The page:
4. 4. o o   TUMORS Osteochonndroma o o o o o o o   (+) irregular spur formation & lipping of the vertebrae Clinical Picture  Onset: maybe assoc. with acute pain  Stiffness without pain may be the first symptom  Malaise and fatigability accompanied with wgt loss  Pain first appears @ hip, buttocks or lumbosacral region  LBP while pt. is recumbent in early morning hours  Pain & tenderness @ sacroiliac region when pelvic wings are pressed together /when hips are stressed in extremes of rot.  ↓spinal mobility & diminished chest expansion  Associated with other conditions: Plantar fasciitis, tendinitis of Achilles tendon, heel pain.  Pain lessens as the stiffness ↑  There is no involvement of the smaller joints Treatment  General measures  Rest & well- balanced diet  Control of pain o Regular dose of Aspirin o Saliciylates and other NSAIDs o Rare: steroid therapy  Local non-surgical measures  Bed rest (firm mattress/bed board should be use & rest without a pillow)  Hyperextension ex. Should be done & position of extension should be maintained  Wearing 3-point brace to prevent kyphosis  Breathing ex.  Surgical Rx  Osteotomy of the spine  Joint replacement  painful ankylosis of the hip MC benign tumors of bone They are hamartomas rather than true tumors First Dx with persons ages 10 – 25 y.o. & typically situated near the ends of long bones Symptoms  Swelling / lump is only pt’s complain  Discomfort to adjacent bones MC location: near the adjacent ends of the femur & tibia / upper end of the humerus; flat bones, scapula MC involved Treatment:  Operation is not always necessary  Any large osteochondroma in location that is prone to trauma must be removed Postpubertal enlargement and pain suggest malignant change. Osteogenic sarcoma (Osteosarcoma) o MC malignant primary bone tumor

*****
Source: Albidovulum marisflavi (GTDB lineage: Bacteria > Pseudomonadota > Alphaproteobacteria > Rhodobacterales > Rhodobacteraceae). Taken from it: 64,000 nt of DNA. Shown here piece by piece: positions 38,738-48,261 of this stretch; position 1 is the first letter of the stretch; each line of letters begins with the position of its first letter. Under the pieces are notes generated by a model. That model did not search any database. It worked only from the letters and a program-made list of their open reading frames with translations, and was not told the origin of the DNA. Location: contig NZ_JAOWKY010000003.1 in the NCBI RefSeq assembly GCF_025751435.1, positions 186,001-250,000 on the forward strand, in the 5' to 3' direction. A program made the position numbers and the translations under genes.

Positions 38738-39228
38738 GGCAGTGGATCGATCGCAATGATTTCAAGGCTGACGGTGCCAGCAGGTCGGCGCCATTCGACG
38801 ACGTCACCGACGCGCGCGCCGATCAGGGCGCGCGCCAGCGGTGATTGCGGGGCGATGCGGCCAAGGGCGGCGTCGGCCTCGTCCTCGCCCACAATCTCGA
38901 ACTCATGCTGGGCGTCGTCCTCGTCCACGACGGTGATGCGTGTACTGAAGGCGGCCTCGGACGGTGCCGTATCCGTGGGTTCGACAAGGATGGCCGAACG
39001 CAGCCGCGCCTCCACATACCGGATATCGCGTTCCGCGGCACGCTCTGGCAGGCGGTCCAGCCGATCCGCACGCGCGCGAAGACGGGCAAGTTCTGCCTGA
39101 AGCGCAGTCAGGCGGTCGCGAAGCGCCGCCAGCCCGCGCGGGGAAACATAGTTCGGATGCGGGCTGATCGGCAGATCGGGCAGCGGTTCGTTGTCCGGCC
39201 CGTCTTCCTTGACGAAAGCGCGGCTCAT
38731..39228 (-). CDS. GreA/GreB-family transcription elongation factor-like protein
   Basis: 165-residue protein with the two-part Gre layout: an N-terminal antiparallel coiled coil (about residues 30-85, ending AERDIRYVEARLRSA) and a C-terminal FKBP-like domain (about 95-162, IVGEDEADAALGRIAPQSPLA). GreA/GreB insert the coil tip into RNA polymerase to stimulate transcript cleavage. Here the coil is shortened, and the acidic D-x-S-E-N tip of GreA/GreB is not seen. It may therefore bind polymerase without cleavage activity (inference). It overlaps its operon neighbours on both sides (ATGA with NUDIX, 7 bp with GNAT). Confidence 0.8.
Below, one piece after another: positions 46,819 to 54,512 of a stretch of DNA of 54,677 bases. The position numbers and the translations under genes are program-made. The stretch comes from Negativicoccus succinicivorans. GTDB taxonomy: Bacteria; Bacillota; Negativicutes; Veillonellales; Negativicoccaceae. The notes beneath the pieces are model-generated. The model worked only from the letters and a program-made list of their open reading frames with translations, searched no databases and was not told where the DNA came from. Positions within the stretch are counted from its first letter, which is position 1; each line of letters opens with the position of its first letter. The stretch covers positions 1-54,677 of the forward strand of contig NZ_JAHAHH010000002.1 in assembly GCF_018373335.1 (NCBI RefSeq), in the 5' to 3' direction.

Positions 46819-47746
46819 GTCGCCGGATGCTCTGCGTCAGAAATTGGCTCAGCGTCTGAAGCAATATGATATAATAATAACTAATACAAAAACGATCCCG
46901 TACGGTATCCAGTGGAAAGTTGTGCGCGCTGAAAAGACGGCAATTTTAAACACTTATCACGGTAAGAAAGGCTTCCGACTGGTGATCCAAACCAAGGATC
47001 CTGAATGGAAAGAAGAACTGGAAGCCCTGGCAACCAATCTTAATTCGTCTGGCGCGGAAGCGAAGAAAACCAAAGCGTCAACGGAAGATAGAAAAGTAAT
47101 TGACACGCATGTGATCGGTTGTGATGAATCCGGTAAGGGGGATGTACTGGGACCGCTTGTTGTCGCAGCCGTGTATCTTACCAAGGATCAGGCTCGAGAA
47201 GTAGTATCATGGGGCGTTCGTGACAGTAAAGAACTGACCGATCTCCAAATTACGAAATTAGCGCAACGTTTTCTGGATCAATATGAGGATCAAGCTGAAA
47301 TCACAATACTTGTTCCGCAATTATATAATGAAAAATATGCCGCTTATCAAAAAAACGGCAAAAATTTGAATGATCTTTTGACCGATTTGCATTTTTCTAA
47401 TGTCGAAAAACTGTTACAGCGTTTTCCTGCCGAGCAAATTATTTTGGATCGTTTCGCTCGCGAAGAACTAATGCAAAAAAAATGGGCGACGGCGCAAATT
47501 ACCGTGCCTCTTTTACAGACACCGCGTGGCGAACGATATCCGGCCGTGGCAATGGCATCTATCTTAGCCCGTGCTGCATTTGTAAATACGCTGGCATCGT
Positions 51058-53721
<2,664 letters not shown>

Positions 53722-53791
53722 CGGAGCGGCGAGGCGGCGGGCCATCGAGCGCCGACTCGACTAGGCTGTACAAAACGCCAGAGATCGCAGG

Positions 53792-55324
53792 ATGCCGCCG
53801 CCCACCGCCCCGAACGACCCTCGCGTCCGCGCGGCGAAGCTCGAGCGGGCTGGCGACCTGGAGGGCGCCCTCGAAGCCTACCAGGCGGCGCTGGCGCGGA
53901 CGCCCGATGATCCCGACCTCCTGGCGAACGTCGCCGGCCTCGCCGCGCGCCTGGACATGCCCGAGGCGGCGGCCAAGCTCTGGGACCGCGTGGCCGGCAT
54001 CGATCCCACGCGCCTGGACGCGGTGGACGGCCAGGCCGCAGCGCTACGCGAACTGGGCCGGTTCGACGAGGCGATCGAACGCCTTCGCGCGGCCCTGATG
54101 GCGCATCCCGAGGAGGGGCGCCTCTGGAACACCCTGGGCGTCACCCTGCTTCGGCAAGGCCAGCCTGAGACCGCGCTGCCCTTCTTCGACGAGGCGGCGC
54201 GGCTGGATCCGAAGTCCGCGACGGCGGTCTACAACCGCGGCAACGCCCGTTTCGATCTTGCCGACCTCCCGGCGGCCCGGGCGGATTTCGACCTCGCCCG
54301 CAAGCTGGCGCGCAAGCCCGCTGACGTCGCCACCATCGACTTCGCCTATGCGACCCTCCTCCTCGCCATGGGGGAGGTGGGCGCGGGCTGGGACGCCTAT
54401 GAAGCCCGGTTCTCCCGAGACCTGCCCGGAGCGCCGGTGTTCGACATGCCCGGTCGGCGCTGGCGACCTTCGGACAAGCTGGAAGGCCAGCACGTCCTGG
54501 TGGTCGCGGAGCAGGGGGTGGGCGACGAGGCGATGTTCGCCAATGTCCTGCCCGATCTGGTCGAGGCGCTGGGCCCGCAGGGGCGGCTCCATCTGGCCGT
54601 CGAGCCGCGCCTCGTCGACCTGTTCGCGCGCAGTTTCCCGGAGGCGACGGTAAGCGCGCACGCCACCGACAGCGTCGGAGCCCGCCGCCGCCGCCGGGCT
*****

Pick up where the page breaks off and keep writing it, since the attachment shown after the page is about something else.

5. 5. o o o o o o  Typically develops in the metaphysis of a long bone in late childhood or early adult life (bet. 10 & 20 y.o.) Aggressive tumor  rapid growth, early pulmonary metastases, No definite cause Pathology  MC sites  Upper tibia, lower femur, & upper humerus  Hallmark: Osteoid matrix produced by the tumor cells Clinical Picture  MC in children & young adults  Males>females  Occasionally occurs In later adult years, but usually 2° to a pre-existing lesions such as paget’s dse.  Dull, constant, aching pain first symptom  Hard bony enlargement that is slightly tender and typically located above/below the knee or near the sho.  Discomfort  limping  Rapidly growing tumors  distention of the superficial veins and ↑ of skin temp. Treatment and prognosis  Classical methods of amputation or disarticulation well above the lesion  Chemotherapy FRACTURE o Any break in the continuity of the bone.  Open Fx  A fx where there is a communication bet. The bone and outside  Complicated by infection. Osteomyelitis, delayed union & even nonunion  Close Fx – there is no such communication  Pathologic Fx- occurs in bones weakened by pre-existing dse such as tumor, cysts, osteomyelitis or osteoporosis.  Stress Fx – result of bone fatigue from repeated unaccostumed loading & inadequate muscular support. o Described as;  Transverse – caused by simple angulatory forces  Oblique – unstable  Spiral- result from torsion ; unstable  Comminuted - the bone is broken into 3/more fragments; unstable o FX Rx 3 basic objectives:  Reduction / replacement of the bone fragments to as near anatomic position as possible.  Manipulation  Traction  Open surgery  Maintenance of reduction until healing is sufficient to & tendonsprevent displacement  External fixation (cast/splint)  Traction o Skin traction  Buck’s extension  Russell’s traction o Skeletal traction  Steinmann pin  Kirschner wire